Normally, I go to the river to fish and cast my flies, but not today. Today I went to the river to seek guidance and relive the terribly sad, traumatic events of several weeks past. On a late June …
Normally, I go to the river to fish and cast my flies, but not today. Today I went to the river to seek guidance and relive the terribly sad, traumatic events of several weeks past.
On a late June day in 2010, Gayle and I picked up our little girl boxer in Hyde Park. The little dog weighed a mere 26 pounds. As soon as we got in the car, the boxer climbed onto Gayle’s lap, gave a big sigh and went to sleep, seemingly to say “I’m home.” On the way, Gayle suggested Molly for her name. “Molly it is,” I said, and Molly it was it was for 10 years.
It didn’t take long for Molly to work her way into our hearts. She was such a smart, sweet little girl. At first we kept her in a kennel near our bed during the night. The poor thing was so lonely that she whimpered to tell us that she missed us. So after about two nights, Molly was in our bed, peacefully snoring away.
I think it took about a week for Molly to become my best friend. We went everywhere together: shopping in the Bronx, walking on the rail trail, visiting friends… Of course, we also went fishing.
One afternoon at our camp on the East Branch, Gayle, Molly and I were walking in the meadow by the river. The grass was tall and Molly went charging off through the grass to make a beautiful dive into the river. I thought I might have to go in after her, but instinct took over and Molly paddled to shore, shook herself off, looking a bit perplexed with her tail wagging.
As the years passed, we spent every day together. We had a routine: up in the morning, out for a walk and in for breakfast, which was usually followed by a walk on the rail trail. Then it was in again for a snack and chores. Molly had a big tub of toys; when she wanted to play, she would bark until I joined her and took out toys until I found the one she wanted.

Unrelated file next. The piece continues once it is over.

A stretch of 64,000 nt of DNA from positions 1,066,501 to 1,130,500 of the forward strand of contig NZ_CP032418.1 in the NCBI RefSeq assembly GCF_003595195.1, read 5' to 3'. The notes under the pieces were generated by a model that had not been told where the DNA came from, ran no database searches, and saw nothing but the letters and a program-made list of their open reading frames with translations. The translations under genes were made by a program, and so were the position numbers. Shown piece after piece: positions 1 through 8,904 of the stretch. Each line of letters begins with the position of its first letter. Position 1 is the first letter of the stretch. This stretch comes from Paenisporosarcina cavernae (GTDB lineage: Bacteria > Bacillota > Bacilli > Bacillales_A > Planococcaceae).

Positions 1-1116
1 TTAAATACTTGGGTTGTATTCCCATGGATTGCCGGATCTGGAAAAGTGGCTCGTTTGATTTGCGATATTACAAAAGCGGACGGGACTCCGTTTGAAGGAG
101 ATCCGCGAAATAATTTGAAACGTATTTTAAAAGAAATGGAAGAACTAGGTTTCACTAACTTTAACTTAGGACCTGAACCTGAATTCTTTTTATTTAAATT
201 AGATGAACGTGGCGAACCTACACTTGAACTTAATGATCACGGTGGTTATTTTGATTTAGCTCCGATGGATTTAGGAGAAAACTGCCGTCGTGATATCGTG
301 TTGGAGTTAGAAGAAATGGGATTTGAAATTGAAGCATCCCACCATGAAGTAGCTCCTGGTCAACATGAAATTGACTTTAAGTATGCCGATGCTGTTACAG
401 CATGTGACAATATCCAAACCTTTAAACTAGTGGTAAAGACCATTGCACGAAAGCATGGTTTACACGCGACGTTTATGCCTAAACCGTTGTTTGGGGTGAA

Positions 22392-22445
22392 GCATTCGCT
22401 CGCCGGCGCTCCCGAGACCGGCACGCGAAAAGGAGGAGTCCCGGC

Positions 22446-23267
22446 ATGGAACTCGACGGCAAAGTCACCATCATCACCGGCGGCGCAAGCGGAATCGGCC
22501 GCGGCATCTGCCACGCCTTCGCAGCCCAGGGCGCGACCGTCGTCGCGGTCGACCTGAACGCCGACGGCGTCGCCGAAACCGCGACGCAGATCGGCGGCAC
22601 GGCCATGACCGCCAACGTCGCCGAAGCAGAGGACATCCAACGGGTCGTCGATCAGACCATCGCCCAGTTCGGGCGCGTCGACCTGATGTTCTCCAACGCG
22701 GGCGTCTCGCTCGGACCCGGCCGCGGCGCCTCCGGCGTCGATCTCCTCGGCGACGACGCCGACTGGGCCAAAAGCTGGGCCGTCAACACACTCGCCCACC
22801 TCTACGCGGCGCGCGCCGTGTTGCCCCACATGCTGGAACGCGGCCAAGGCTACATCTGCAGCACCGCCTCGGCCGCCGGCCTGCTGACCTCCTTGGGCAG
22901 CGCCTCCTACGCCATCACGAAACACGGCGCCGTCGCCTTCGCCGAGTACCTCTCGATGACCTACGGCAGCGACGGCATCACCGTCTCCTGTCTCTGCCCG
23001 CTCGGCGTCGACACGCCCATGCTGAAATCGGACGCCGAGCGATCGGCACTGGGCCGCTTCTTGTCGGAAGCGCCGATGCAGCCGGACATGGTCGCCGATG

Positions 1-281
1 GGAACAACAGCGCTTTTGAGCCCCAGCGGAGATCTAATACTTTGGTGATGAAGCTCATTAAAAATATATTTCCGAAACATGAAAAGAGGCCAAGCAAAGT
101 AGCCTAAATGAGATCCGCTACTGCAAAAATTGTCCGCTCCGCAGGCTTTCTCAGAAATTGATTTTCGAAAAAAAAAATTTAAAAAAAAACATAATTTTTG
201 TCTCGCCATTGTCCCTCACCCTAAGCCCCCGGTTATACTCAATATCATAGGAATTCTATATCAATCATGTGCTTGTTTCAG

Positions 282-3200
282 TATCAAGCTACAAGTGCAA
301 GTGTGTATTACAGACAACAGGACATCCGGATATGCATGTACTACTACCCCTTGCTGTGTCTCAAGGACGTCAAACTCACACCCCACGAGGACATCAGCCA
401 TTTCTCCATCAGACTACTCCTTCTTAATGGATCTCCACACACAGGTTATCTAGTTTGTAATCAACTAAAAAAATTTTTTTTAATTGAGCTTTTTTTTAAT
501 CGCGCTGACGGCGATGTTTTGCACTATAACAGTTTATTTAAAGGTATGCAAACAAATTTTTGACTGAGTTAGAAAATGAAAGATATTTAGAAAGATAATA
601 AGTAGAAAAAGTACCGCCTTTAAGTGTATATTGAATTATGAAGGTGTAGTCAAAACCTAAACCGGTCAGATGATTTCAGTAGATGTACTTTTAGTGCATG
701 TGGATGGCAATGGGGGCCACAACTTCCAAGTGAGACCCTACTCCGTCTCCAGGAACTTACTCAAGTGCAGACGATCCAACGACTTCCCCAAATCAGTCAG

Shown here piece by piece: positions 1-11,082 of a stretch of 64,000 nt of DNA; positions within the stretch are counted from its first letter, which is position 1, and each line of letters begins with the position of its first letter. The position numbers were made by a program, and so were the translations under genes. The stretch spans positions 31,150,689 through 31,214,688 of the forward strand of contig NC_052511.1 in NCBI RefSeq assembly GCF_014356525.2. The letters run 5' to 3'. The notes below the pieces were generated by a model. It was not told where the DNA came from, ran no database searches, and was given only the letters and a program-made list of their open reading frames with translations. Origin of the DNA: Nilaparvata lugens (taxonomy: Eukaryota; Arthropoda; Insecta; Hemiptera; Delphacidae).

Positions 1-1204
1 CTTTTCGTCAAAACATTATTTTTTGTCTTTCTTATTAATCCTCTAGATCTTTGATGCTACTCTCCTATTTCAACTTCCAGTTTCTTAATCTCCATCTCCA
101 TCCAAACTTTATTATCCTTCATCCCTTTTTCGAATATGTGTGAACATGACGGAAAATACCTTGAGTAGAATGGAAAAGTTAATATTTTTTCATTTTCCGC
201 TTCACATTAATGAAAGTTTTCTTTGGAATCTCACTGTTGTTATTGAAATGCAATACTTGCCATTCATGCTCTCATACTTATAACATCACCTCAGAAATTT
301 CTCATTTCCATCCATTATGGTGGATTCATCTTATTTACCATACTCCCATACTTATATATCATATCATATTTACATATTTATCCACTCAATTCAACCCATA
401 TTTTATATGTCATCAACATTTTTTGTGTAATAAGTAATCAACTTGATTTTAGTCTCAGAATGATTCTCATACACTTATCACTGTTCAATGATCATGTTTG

Once trout season opened, we went to our camp on the East Branch. There, Molly investigated the surrounding vegetation for the little critters that lived there. After a while, she would nap on her pad in the meadow next to the river while I fished.
For 10 years, Molly was my best friend, constant companion and copilot. Then on March 11, Molly was diagnosed with gastric cancer. For the next several weeks, Molly went through ultra-sounds, cat-scans, biopsies and chemotherapy. She never complained, never whimpered—she went thought it all with class and grace. But we knew there was no cure.
Then on May 7, Molly took a turn for the worse. The vet came. I held Molly and kissed her goodbye as the drugs were administered. Then my little girl and best friend closed her eyes and went to sleep for the last time.
Making the decision to end Molly’s life was the most heart-wrenching call I ever had to make and something I’ll never come to grips with.
So, I went to the river today and sat where Molly napped, thinking about all our happy times there. I went to the river to look at the water and watch sunlight sparkle on the riffles. I went to the river, hoping the river gods would provide the strength to help me deal with the loss of my little girl, and maybe, someday, find peace.